Ottawa

338Canada: The end of the Liberals' pandemic bump

Philippe J. Fournier: While the Liberals still hold a solid lead over the Conservatives, a host of new polls shows the party beginning to shed support

While many Canadians are taking much needed time off from work and/or their pandemic routines, the news cycle out of Ottawa has not slowed down one bit. The WE Charity stories alleging potential conflicts of interest with the Prime minister and Bill Morneau, the minister of finance, appear to be evolving daily.

One question on the mind of many is whether Canadians are actually paying attention. (And do they care?) No fewer than four new federal polls were published in the past week to measure the impressions of Canadians:

  • Léger’s weekly COVID-19 tracking has the Liberals at 39 per cent nationally, 11 points ahead of the Conservatives. While Léger polled the Liberals as high as the mid-40s earlier this summer, these newer numbers still suggest the LPC remains in majority territory. Moreover, satisfaction with handling of the pandemic remains high with all levels of government, with 74 per cent of Canadians satisfied with the federal government and 79 per cent satisfied with their provincial government. See Léger’s full report here.
  • Innovative Research’s July survey also has the Liberals up by double digits over the Conservatives. However, notice this excerpt from Innovative’s poll report: “Though approval of the government’s handling of COVID-19 has remained stable, general satisfaction with the federal government has been declining since May.”
  • Abacus Data’s latest release shows the Liberals sliding in voting intentions to 36 per cent, with the WE stories making a noticeable dent in both government satisfaction and overall impressions of the Prime Minister. From Abacus’ report: “It is worth noting that 31 per cent of those who voted Liberal say the WE Charity controversy was about trying to reward friends and supporters.”
  • Finally, the latest poll from EKOS Research Associates shows similar numbers to Abacus’, with the Liberals at 35 per cent nationally, down six points since EKOS’ previous poll in June. According to EKOS president Frank Graves: “While the WE Charity scandal clearly hurt the Liberals, there is no evidence that it has helped the second-place Conservatives, who haven’t budged in the polls since the election.” See EKOS report here.

We add these latest figures to the 338Canada model and present today this updated electoral projection. All federal polls are listed on this page. For details on the 338Canada methodology, visit this page.

The Liberal Party remains on top of voting intentions with an average of 37 per cent nationally, seven points ahead of the Conservatives at 30 per cent:


The NDP has remained remarkably stable throughout the spring and summer and currently stands at 17 per cent. The Greens and Bloc are at 7 per cent each (the Bloc stands at 30 per cent in Quebec).

The regional breakdown of support still heavily tilts towards the Liberals: The LPC leads by an average of 23 points in Atlantic Canada, by six points in Quebec (over the Bloc), and by 11 points in Ontario. Additionally, the LPC currently leads a tight race in British Columbia—six points over the Conservatives and only 10 points over the NDP.

As for the Conservatives, they remain comfortably in the lead in Alberta and in the Prairies.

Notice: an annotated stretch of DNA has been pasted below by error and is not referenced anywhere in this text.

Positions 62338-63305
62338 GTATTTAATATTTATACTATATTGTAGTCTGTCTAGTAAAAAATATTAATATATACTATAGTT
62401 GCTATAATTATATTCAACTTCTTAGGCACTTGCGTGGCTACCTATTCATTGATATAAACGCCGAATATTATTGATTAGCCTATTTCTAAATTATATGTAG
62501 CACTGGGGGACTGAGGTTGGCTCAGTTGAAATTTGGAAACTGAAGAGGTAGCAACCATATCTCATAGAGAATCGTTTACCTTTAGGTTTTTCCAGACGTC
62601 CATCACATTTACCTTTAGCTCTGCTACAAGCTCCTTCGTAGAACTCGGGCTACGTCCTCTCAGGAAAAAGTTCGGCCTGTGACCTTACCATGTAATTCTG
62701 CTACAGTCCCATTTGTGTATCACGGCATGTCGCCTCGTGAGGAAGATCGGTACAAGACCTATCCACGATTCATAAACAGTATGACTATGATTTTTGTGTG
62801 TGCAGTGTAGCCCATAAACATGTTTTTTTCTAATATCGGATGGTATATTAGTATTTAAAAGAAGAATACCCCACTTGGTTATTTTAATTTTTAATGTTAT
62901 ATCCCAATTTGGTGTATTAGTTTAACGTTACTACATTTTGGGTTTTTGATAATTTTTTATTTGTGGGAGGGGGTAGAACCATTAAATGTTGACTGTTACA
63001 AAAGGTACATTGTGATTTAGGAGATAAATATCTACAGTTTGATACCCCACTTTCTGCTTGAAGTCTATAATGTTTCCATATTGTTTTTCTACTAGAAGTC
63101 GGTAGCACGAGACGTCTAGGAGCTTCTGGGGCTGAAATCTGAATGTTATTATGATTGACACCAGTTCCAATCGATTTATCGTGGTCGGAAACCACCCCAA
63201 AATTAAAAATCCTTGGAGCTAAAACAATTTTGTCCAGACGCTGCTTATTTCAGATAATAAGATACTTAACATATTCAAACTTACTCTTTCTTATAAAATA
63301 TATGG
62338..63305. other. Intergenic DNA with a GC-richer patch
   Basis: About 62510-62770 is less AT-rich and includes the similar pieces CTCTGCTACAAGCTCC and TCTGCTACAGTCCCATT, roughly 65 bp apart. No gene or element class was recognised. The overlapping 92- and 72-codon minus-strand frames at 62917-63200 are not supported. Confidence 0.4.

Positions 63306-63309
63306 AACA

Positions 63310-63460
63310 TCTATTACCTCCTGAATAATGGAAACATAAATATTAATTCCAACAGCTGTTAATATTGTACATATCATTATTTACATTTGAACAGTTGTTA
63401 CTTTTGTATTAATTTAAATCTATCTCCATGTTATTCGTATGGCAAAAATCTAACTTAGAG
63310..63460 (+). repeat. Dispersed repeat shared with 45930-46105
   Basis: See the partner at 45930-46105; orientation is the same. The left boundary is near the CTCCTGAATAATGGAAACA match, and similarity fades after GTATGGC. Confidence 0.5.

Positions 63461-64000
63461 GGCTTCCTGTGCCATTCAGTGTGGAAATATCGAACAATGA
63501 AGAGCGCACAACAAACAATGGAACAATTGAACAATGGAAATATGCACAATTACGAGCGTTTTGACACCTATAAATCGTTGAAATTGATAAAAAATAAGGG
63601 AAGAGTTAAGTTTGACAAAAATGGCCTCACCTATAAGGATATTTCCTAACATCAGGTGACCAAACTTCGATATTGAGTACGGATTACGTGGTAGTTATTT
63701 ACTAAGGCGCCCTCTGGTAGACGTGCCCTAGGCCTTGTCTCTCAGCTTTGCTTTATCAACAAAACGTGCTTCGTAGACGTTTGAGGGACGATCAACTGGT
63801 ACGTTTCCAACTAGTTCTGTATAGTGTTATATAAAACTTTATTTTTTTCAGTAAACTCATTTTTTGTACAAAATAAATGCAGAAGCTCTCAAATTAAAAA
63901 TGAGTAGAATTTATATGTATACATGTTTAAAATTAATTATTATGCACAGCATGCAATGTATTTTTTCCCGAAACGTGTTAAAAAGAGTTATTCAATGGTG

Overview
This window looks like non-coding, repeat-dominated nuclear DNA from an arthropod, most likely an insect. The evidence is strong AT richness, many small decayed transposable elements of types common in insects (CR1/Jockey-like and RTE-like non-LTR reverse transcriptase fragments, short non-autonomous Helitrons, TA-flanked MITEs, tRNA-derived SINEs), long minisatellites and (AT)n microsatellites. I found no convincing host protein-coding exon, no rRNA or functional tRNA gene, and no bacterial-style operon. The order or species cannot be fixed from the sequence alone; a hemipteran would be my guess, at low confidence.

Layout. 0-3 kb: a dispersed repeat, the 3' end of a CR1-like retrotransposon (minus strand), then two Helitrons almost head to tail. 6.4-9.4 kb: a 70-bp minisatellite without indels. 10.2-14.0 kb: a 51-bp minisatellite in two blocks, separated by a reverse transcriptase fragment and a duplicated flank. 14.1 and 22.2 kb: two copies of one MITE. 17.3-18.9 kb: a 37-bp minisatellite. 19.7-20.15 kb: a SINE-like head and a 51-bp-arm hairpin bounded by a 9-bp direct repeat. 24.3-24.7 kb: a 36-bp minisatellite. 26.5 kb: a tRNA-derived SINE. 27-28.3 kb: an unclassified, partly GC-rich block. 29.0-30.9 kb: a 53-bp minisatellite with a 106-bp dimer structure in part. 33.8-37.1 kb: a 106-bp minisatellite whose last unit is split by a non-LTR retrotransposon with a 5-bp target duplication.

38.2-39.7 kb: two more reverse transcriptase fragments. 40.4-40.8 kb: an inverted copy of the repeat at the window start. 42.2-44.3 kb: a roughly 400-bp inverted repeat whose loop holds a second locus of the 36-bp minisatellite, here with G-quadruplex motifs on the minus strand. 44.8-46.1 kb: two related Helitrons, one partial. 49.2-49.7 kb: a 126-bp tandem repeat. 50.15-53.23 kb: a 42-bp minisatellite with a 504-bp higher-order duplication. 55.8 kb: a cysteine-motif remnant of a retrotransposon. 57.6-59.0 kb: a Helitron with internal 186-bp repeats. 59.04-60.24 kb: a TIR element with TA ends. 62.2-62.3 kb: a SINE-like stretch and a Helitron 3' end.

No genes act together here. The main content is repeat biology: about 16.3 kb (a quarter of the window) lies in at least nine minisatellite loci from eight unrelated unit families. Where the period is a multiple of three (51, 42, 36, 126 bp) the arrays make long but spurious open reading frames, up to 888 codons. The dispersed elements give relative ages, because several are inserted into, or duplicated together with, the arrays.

Here is the progression of national voting intentions since January 2020. We see the Liberals and Conservatives in a statistical tie throughout winter, and the Liberals taking the outright lead from April to July:



Has the pandemic/CERB bump in the polls come to an end for the Liberals? It certainly is a plausible hypothesis at this point in time, and we will know more in the coming weeks, but once again we must use caution with summer numbers, as several Canadians are on vacations and fewer voters usually pay attention to the news. Nevertheless, it appears the Liberals have indeed shed some support of late.

For the Conservatives, while they could rejoice in seeing their main rival slide for the first time since early spring, these latest numbers show the CPC has remained stuck at the 30 per cent mark (or below) since April. In short, the latest Liberal misfortunes have not yet translated into additional Conservative support. The new leader of the CPC will be elected in the second half of August, so it will be interesting to see what kind of bump—if at all—the CPC gets then.

In the national seat projection, the 338Canada model has the Liberals winning an average of 177 seats, just above the 170-seat threshold for a majority at the House of Common. Notice however that the confidence intervals show the real possibility of the LPC falling into minority territory.


The Conservatives win an average of 102 seats. According to these numbers, the best-case scenarios for the Conservatives would have them win around 125 seats, slightly above their 2019 election result of 121 seats. The Bloc, NDP and Greens all remain close to their 2019 election results.

From a purely political point of view, every sitting government in Canada has enjoyed surging support and increased satisfaction level to some extent since the COVID-19 pandemic reached Canada’s borders. The federal Liberals were no exception. But as the pandemic goes from a public health crisis to a financial one with billions and billions of dollars of projected deficits, which governments across the country will keep voters on their side to weather the storm ahead? And will the WE Charity stories coming out on an almost-daily basis of late further hurt the Liberals in the eyes of voters?

This fall’s parliamentary session should be interesting to say the least.

For complete numbers of this 338Canada federal projection, including regional and district-level projections, visit 338Canada